Thirteen years ago, in June 2008, Israel approved a national plan for pollution incidents. According to the decision, within three to five years, NIS 15 million would be invested in implementing the plan, and the Ministry of Environmental Protection would propose legislation to turn the plan into law.
Over a decade has passed, but these decisions still were not implemented in time to help prepare for what many are calling the worst environmental catastrophe to hit Israel in years. Last weekend, an oil spill off the coast of the Mediterranean left Israel’s beaches coated in oil and tar.
Now, fifteen environmental organizations are demanding that Prime Minister Benjamin Netanyahu and Minister of Environmental Protection Gila Gamliel halt an agreement between Israel and the United Arab Emirates regarding the transfer of oil in the Gulf of Eilat.
"In recent days, a large-scale ecological disaster has befallen the shores of Israel, which probably originated in a leak of various fuels and oils from an oil tanker that passed our shores, a few tens of kilometers away," the organizations’ CEOs wrote.
The statement notes that dozens of tons of black and dangerous tar now fill the Mediterranean Sea, and most of Israel's beaches smell of pungent fuel.
"The images of the young sea turtles and other animals, which did not survive the tar in the sea and were swept away dead to the shores, are difficult to watch. It is heartbreaking," they wrote.
"Despite the mobilization of the Israeli public, it is difficult to ignore the fact that a disaster of this magnitude was only a matter of time. Although for years the Ministry of Environmental Protection has warned that we are not properly prepared to deal with a marine pollution incident, recent Israeli governments have not mobilized themselves to allocate budget to deal with this issue,” they wrote.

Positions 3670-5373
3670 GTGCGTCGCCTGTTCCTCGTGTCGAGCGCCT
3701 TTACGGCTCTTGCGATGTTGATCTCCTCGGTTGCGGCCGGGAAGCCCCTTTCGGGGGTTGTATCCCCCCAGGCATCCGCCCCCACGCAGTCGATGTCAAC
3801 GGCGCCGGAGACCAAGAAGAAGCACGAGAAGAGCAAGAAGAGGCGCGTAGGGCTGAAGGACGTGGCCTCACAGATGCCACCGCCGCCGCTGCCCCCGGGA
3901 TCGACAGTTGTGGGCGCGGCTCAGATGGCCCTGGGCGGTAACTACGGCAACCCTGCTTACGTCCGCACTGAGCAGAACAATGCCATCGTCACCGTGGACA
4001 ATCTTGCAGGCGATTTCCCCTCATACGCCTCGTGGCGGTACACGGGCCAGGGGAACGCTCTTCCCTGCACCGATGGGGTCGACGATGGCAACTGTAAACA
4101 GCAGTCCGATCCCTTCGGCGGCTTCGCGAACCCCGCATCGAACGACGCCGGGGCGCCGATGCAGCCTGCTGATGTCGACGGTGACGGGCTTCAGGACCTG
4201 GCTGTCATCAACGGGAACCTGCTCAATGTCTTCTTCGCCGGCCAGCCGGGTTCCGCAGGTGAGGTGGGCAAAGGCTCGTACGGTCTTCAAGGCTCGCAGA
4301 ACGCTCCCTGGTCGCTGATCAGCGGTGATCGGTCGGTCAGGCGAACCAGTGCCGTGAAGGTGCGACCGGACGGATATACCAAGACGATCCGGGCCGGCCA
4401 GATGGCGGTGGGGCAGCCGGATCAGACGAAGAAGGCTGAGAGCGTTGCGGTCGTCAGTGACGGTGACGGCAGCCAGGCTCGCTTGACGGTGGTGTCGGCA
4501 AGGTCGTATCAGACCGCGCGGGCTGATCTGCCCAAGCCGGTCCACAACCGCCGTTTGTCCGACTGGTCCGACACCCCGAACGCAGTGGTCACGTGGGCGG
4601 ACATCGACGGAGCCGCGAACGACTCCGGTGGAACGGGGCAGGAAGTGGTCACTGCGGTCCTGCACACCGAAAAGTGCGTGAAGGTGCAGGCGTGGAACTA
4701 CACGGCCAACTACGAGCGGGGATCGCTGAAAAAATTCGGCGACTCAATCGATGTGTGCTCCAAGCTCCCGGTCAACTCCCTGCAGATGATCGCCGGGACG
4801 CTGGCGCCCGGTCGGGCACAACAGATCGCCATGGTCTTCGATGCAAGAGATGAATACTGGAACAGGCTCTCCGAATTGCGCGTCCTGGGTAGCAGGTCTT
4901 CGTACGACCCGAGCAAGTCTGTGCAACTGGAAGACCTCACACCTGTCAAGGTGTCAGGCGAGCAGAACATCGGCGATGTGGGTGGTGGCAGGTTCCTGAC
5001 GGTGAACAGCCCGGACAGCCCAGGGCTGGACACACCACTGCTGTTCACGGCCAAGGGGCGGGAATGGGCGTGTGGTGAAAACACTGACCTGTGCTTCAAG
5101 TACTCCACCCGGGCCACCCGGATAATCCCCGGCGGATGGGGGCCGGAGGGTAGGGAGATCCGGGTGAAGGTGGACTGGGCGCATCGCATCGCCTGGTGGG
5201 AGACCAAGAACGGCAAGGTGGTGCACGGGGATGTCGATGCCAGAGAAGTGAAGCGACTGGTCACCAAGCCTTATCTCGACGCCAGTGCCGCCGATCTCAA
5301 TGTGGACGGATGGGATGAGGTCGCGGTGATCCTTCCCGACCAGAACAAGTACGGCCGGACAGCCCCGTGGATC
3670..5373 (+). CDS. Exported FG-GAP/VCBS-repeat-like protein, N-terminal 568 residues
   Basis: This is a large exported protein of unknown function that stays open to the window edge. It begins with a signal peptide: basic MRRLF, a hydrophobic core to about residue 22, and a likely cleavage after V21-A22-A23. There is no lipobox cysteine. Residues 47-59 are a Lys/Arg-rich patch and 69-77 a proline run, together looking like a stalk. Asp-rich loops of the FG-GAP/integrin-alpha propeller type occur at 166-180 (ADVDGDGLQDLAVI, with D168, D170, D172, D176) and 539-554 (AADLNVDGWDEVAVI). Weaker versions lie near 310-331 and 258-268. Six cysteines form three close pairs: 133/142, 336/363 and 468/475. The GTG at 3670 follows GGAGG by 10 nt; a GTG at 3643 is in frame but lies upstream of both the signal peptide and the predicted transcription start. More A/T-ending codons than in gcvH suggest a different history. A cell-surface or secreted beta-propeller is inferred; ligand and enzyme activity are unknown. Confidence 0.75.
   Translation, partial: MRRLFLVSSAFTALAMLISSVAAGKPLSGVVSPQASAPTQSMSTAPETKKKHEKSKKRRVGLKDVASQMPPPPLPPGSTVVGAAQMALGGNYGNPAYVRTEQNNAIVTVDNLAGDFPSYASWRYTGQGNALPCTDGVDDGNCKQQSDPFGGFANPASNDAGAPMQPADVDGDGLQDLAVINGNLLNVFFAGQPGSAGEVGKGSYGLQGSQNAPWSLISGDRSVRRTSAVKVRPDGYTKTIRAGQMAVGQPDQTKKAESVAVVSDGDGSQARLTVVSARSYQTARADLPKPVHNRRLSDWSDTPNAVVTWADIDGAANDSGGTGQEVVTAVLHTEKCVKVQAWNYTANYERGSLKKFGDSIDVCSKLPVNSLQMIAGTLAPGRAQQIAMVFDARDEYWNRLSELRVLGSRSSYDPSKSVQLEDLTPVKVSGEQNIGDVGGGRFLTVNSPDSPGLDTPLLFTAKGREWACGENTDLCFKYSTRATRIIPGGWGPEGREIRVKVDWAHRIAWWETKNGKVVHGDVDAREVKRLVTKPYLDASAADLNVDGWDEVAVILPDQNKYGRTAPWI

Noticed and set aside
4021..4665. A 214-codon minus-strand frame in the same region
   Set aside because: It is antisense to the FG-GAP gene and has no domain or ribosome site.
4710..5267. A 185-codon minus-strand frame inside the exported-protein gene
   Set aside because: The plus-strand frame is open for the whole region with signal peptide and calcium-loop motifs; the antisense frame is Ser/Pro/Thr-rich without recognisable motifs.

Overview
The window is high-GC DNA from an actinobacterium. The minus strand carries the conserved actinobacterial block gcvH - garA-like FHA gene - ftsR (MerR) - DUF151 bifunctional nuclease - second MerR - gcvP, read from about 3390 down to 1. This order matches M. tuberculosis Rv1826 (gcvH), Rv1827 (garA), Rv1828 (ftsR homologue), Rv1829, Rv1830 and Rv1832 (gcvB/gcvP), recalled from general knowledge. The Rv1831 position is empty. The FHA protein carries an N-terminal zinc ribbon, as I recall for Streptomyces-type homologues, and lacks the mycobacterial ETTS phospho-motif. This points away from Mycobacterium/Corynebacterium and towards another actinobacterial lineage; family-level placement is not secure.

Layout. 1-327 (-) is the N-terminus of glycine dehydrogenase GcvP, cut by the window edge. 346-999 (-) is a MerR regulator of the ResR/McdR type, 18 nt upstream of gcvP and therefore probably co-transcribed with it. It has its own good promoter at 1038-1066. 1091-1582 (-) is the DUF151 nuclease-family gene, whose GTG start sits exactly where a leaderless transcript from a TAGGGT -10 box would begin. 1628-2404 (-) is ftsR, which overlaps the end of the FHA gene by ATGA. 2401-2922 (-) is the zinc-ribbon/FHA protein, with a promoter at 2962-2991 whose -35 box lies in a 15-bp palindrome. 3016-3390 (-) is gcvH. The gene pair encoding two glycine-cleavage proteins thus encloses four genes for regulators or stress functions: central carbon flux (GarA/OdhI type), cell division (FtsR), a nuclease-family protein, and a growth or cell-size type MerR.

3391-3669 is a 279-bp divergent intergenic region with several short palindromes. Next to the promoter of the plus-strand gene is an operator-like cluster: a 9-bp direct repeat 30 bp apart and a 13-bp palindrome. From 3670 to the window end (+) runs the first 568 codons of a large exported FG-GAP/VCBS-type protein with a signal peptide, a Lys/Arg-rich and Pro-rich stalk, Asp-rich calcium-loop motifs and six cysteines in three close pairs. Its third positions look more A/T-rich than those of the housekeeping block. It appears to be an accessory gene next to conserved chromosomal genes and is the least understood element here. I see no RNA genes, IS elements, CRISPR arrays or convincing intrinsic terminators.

The organizations are protesting against an agreement between MED-RED Land Bridge LTD, a company owned by foreign based and Israeli investors. The agreement would allow Israel to serve as a land bridge for the transfer of oil. It would mean a significant increase in the number of oil tankers that will enter the Gulf of Eilat from the Persian Gulf. From there, oil would pass through a pipeline that ends in Ashkelon, and move from there to markets in Europe and other places.
"We cannot overstate the importance of the coral reef in Eilat and its surroundings, including for tourism and for the city of Eilat, which suffered a fatal blow in the past year, following the corona crisis," the organizations wrote.
The organizations are demanding a proper budget for dealing with marine pollution, promoting a law on the subject, and stopping the agreement.
The petition was signed by the Society for the Protection of Nature, Life and the Environment, Man, Nature and Law, Clear, Equation, Greenpeace, The Natural Step, Green Trend, The Green Network, Ecofis, Heschel, The Mediterranean People, The Green Energy Initiative, House Guards, Green Building Council, Delphis .
The Nature Reserves Authority also announced today that it opposes the oil transfer agreement, stating that the Gulf of Eilat is a unique natural resource of great importance on a national and international scale.
Meanwhile, Israel’s Environmental Protection Agency supported the agreement, stating that “The company is equipped with the latest equipment in the field, and meets international standards for the protection and protection of the environment.”
"We are proud and excited about the signing of this historic agreement, which was signed in the presence of the US Treasury Secretary,” the EPA statement continued. “It is a direct continuation of the Avraham agreements. The agreement will strengthen the Israeli economy and ensure energy security for Israel while strictly protecting the environment."